Chueca, R., El fascismo en los comienzos del régimen de Franco: un estudio sobre FET-JONS, Madrid: Centro de Investigaciones Sociológicas, 1983.

Crew, D. (ed.), Nazism and German Society, 1933-1945, London: Routledge, 1994.

Crozier, B., Franco: a Biographical History, London: Eyre and Spottiswoode, 1967.

Cunningham, V. (ed.), Spanish Front: Writers on the Civil War, Oxford: Oxford University Press, 1986.

Díaz-Andreu, M., and Stig Sørensen, M. (eds.), Excavating Women: a History of Women in European Archaeology, London: Routledge, 1998.

Duby, G., and Perrott, M. (eds.), Historia de las mujeres en Occidente, vol. 5, Madrid: Taurus, 1983.

——A History of Women: Towards a Cultural Identity in the Twentieth Century, Cambridge, Mass.: Harvard University Press, 1994.

Durán, M., El trabajo de la mujer en España, Madrid: Tecnos, 1972.

Ellwood, S., Spanish Fascism in the Franco Era: Falange Española de las JONS 1936-75, Basingstoke: Macmillan, 1987.

Falcón, L., Mujer y sociedad: análisis de un fenómeno reaccionario, Barcelona: Fontanella, 1973.

Felski, R., The Gender of Modernity, Cambridge, Mass.: Harvard University Press, 1995.

Folguera, P. (ed.), Otras visiones de España, Madrid: Editorial Pablo Iglesias, 1993.

Fontana, J. (ed.), España bajo el franquismo, Barcelona: Grijalbo, 1984.

Fraser, R., The Pueblo, Newton Abbott: Readers’ Union, 1973.

——Blood of Spain: The Experience of Civil War, 1936-1939, London: Allen Lane, 1979.

Fusi, J., Franco, Madrid: Ediciones El País, 1985.

Gallego Méndez, M., Mujer, Falange y franquismo, Madrid: Taurus, 1983.

Gallo, M., Spain under Franco: A History, London: George Allen and Unwin, 1973.

García Delgado, J.L. (ed.), El primer franquismo: España durante la segunda guerra mundial, Madrid: Siglo veintiuno de España editores, 1989.

Garriga, R., La España de Franco: las relaciones con Hitler, 2nd ed., Puebla: Cajica, 1970.

——El Cardenal Segura y el nacional-catolicismo, Barcelona: Planeta, 1977.

Gibson, I., En busca de José Antonio, Barcelona: Planeta, 1980.

Graham, H., and Labanyi, J. (eds.), Spanish Cultural Studies: An Introduction, Oxford: Oxford University Press, 1995.

Grazia, V. de, How Fascism Ruled Women - Italy 1922-45, London: University of California Press, 1992.

Griffin, R., The Nature of Fascism, London: Routledge, 1991.

Grugel, J., and Rees, T., Franco’s Spain, London: Arnold, 1997.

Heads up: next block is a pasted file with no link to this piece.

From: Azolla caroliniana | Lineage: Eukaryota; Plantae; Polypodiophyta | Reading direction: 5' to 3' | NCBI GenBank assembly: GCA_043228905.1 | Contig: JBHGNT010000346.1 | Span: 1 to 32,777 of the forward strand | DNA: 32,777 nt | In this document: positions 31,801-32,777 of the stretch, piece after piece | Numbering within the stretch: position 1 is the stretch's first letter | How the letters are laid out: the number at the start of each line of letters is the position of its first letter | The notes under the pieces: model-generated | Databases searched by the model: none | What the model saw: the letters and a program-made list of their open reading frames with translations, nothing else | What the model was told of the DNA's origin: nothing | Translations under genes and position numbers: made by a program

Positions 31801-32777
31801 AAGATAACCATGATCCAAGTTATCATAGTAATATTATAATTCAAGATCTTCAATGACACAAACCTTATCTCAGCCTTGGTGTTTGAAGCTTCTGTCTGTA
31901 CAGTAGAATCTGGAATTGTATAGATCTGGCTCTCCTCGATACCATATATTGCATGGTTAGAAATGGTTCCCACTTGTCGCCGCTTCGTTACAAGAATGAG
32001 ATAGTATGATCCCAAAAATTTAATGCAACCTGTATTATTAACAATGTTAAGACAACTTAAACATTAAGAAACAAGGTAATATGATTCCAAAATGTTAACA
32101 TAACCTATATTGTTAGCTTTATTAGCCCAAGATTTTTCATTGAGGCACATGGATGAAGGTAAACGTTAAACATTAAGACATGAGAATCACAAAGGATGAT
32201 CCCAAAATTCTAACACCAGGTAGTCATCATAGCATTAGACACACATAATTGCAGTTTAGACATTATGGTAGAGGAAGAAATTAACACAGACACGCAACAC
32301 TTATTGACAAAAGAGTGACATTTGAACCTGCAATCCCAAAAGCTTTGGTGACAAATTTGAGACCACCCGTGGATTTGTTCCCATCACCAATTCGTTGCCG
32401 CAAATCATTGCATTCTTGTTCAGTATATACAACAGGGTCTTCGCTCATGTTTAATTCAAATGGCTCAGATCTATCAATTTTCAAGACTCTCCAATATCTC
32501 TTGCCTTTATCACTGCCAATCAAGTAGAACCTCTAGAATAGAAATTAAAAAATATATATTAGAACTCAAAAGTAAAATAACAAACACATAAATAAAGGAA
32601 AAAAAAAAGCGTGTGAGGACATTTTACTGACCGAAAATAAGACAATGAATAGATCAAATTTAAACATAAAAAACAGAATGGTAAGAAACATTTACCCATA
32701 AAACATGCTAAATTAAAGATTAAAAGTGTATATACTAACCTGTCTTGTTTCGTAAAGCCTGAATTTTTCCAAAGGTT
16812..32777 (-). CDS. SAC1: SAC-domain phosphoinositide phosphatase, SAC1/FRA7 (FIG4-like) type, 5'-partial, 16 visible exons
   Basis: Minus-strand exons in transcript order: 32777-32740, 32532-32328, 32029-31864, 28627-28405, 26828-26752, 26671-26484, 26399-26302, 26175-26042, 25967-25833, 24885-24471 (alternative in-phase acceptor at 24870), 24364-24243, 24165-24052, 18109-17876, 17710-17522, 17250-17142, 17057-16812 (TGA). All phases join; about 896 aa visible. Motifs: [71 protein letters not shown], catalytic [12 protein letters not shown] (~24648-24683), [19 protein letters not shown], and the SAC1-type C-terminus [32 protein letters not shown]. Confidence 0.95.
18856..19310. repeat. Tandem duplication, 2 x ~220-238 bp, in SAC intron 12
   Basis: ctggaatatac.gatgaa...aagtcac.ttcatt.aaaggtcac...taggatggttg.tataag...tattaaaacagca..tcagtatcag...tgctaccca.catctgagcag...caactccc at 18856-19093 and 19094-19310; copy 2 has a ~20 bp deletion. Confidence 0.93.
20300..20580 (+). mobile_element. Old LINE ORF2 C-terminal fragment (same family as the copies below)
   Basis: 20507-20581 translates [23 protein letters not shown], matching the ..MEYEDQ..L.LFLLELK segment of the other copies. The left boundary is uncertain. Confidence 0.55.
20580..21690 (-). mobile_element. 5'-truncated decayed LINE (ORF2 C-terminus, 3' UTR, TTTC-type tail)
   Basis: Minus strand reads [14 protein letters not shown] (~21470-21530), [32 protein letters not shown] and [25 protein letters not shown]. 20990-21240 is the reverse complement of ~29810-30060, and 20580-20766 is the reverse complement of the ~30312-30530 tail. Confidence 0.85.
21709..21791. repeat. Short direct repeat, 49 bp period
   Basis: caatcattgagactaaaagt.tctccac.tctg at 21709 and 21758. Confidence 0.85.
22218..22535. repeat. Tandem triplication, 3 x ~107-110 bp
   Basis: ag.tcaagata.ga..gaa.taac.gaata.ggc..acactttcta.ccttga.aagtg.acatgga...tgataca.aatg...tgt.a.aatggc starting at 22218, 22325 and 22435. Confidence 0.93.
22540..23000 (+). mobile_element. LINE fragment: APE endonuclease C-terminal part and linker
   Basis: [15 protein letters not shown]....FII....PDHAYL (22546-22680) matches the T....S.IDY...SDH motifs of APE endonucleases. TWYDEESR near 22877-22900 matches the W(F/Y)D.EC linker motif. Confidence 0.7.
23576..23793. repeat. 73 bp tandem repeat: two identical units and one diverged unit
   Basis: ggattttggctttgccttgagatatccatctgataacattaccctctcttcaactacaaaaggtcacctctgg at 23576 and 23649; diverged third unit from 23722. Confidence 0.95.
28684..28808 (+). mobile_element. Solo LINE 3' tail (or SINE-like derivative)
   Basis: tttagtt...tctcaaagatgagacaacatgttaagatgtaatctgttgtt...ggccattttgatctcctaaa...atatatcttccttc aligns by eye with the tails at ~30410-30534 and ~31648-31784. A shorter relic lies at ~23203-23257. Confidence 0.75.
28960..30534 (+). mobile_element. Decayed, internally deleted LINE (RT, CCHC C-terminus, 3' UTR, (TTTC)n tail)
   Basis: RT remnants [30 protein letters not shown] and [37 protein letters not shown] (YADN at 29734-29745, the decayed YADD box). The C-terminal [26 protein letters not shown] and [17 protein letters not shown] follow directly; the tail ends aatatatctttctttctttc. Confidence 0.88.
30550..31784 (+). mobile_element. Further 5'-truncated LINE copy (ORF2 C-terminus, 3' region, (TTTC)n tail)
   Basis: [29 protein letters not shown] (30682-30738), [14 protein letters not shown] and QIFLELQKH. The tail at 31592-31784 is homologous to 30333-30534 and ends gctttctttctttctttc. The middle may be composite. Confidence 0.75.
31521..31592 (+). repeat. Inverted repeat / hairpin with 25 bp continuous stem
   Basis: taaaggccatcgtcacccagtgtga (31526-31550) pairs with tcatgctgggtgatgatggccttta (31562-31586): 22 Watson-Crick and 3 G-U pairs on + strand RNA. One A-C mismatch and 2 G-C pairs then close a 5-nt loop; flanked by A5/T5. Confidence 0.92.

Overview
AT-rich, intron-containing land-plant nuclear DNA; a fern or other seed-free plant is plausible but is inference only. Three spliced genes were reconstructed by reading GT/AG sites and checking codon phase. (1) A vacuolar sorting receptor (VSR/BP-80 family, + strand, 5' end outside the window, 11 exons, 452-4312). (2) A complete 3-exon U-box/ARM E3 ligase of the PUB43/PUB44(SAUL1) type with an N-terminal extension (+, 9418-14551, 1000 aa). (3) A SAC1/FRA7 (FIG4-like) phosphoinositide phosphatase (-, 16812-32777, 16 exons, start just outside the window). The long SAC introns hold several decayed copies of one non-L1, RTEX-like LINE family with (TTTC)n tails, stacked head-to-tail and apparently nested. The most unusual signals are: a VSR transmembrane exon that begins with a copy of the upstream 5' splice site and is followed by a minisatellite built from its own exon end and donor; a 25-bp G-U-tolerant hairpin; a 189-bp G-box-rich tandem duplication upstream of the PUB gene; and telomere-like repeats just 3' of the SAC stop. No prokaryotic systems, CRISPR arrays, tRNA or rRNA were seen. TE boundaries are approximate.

Gurney, J., Crusade in Spain, London: Faber and Faber, 1974.

Harrison, R.J., The Spanish Economy from the Civil War to the European Community, London: Macmillan, 1993.

Hobsbawm, E., and Ranger, T. (eds.), The Invention of Tradition, Cambridge: Cambridge University Press, 1983.

Huertas Vázquez, E., La política cultural de la Segunda República Española, Madrid: Ministerio de Cultura, 1988.

Jarne, A., La Secciò Femenina a Lleida: els anys trionfals, Lleida: Pagès Editors, 1991.

Kenny, M., A Spanish Tapestry, London: Cohen and West, 1961.

Lannon, F., Privilege, Persecution and Prophecy: The Catholic Church in Spain 1875-1975, Oxford: Clarendon Press, 1987.

Lannon, F., and Preston, P. (eds.), Elites and Power in Twentieth Century Spain, Oxford: Clarendon Press, 1990.

Madariaga, S., Spain, London: Jonathan Cape, 1930.

Mangini, S., Memories of Resistance. Women’s Voices from the Spanish Civil War, New Haven and London: Yale University Press, 1995.

Mar-Molinero, C., and Smith, A. (eds.), Nationalism and the Nation in the Iberian Peninsula, Oxford: Berg, 1996.

Mason, T., Nazism, Fascism and the Working Class, Cambridge: Cambridge University Press, 1996.

McBrien, R., Catholicism, London: Chapman, 1984.

Miguel, A. de, La sociología del franquismo: análisis ideológico de los ministros del régimen, Barcelona: Euros, 1975.

Morodo, R., Acción Española. Orígenes ideológicos del franquismo, Madrid: Túcar, 1980.

Núñez Pérez, M., Trabajadoras en la Segunda República: un estudio sobre la actividad extradoméstica 1931-1936, Madrid: Ministerio de Trabajo y Seguridad Social, 1989.

Orduña Prada, M., El Auxilio Social (1936-1940): la etapa fundacional y los primeros años, Madrid: Escuela Libre Editorial, 1996.

Ortega y Gasset, J., España invertebrada, Madrid: Revista de Occidente en Alianza Editorial, 1981.

Ortolá Noguera, A., El Castillo de La Mota de Medina del Campo, Valladolid: Junta de Castilla y León, 1994.